What do I say now?

So my parents are finally at the point that I feel like we could actually have a productive conversation about my conversion to Catholicism. Which has been many years coming. And at this point, I’m comfortable that I made the right decision not telling them - they weren’t ready to hear it and it would have caused a lot of trouble. So they think I’m still an atheist because I stopped talking to them about religion for several years and that what the state things where in when I made that decision.

The difficulty for me is, while I want to broach the subject, I’m not sure my parents ever got why I stopped talking to them about religion for several years. They always put it off as being “mad at God” or something and that I was completely closed off and such. Truth is, there wasn’t any point in discussing the subject until we’d made some significant progress in how my mother spoke to me - there wasn’t any point telling my parents things until we’d gotten to the point where they would let me have actual reasons for my decisions. I know I said something to that effect but I don’t think it ever got through.

I think that conversation, about why I didn’t talk about religion, needs to be had first. But I’m not sure how to bring it up or how to explain it, especially in a way that doesn’t cause more hurt than necessary.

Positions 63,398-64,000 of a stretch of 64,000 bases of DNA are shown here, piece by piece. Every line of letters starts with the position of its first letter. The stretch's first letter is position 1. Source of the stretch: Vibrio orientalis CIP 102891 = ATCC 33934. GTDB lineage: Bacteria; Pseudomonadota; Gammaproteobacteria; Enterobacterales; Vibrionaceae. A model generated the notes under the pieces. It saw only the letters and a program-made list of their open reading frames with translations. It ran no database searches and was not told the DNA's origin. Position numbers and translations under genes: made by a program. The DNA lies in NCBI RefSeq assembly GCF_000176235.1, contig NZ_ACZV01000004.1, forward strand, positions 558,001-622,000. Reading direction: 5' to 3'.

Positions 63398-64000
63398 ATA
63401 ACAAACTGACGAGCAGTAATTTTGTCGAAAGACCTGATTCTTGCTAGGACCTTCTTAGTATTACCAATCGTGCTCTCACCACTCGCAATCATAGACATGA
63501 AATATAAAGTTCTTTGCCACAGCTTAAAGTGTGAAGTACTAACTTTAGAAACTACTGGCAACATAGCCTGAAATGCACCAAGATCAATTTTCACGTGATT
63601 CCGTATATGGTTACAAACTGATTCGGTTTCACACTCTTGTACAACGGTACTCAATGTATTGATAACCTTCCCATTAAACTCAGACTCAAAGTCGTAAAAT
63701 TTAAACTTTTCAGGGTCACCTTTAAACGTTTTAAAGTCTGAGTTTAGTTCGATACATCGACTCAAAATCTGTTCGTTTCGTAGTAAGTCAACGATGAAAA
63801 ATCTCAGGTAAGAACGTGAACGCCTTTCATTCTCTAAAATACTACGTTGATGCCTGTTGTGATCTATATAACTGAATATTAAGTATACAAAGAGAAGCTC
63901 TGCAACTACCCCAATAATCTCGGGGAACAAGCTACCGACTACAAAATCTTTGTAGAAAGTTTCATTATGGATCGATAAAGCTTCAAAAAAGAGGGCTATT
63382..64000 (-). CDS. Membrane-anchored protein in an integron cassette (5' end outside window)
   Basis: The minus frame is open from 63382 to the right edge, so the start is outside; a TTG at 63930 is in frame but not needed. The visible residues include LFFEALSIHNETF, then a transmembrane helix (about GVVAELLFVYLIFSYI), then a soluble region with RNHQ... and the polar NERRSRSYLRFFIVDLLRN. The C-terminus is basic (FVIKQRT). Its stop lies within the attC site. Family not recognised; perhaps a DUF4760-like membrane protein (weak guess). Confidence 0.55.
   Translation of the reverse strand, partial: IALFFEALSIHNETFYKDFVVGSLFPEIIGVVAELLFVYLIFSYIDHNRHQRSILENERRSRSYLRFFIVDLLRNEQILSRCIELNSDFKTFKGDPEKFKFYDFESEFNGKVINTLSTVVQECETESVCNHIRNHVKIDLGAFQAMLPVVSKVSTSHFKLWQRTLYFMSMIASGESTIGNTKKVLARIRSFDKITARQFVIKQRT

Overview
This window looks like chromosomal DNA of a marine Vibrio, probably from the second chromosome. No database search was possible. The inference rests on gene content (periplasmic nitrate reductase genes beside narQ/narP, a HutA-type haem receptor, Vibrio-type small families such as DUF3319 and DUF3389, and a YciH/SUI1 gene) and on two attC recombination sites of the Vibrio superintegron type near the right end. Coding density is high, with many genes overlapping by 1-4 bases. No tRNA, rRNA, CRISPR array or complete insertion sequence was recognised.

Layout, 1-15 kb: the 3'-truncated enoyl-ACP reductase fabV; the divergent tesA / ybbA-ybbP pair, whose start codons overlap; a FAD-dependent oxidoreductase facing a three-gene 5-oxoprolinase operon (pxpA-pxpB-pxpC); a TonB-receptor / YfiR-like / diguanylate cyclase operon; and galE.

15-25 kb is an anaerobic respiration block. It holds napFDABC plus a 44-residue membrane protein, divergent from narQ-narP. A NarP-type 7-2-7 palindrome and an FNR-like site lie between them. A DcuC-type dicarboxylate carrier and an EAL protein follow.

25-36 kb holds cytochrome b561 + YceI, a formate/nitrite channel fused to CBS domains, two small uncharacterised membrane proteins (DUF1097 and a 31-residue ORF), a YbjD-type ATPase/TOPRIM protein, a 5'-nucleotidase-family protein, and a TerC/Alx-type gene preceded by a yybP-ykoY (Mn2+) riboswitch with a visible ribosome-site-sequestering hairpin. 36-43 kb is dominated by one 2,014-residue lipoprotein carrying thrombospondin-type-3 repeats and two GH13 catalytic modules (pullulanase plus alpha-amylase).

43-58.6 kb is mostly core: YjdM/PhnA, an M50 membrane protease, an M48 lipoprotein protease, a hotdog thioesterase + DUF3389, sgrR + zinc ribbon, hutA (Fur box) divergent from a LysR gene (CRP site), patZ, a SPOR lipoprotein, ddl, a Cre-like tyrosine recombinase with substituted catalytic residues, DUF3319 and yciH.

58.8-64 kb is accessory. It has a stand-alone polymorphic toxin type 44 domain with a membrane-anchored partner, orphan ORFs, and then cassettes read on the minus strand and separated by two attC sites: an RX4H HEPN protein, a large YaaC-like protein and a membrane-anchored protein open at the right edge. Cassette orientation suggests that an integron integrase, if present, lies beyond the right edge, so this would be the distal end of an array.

I think it’s OK (and even preferable) to do this one briefly by email.

"Mom and Dad,

"There’s something it’s time for you to know. I converted to Catholicism in 20[fill in] and have been a practicing Catholic since then.

"This is not up for debate, but if you have any questions, I would be happy to recommend a book or two that will explain where I’m coming from.

"Love,

“Dark Light”

Given your mom’s unique conversational “gifts,” I would suggest keeping it brief, keeping it to print, and whenever possible, just sharing a link or a book title, rather than attempting to be an apologetics goddess to your family.

In a somewhat different context, Dave Ramsey (the personal finance guy) talks about “powdered butt syndrome.” What he means by that is that parents often cannot take seriously financial or other serious advice from any individual that they remember diapering and powdering the bottoms of. They might even take the same advice pretty well from any other adult, but it’s absurd from their point of view to think that their adult child might understand something better than they do–even if their adult child is a highly educated adult with letters after their name. So, at least that dimension of your relationship with your mom is part of the normal human condition.

The main thing is I feel like we need to get past why I didn’t talk to her about religion, before I update her on anything. She was always convinced that I didn’t talk to her because I “hated God”.

I don’t want her to think that her behavior has paid off. Her evangelism was at best silly and at worst rude, passive-aggressive, and just plain inappropriate. But with my mother, if she thinks it’s paid off even once we’ll be set back years of trying to get her to understand that it was inappropriate.

She’s not going to think that her behavior has paid off. Trust me on this one.

It’s as if she had been pressuring you and pressuring you to go into the military…and you joined the Albanian Air Force.

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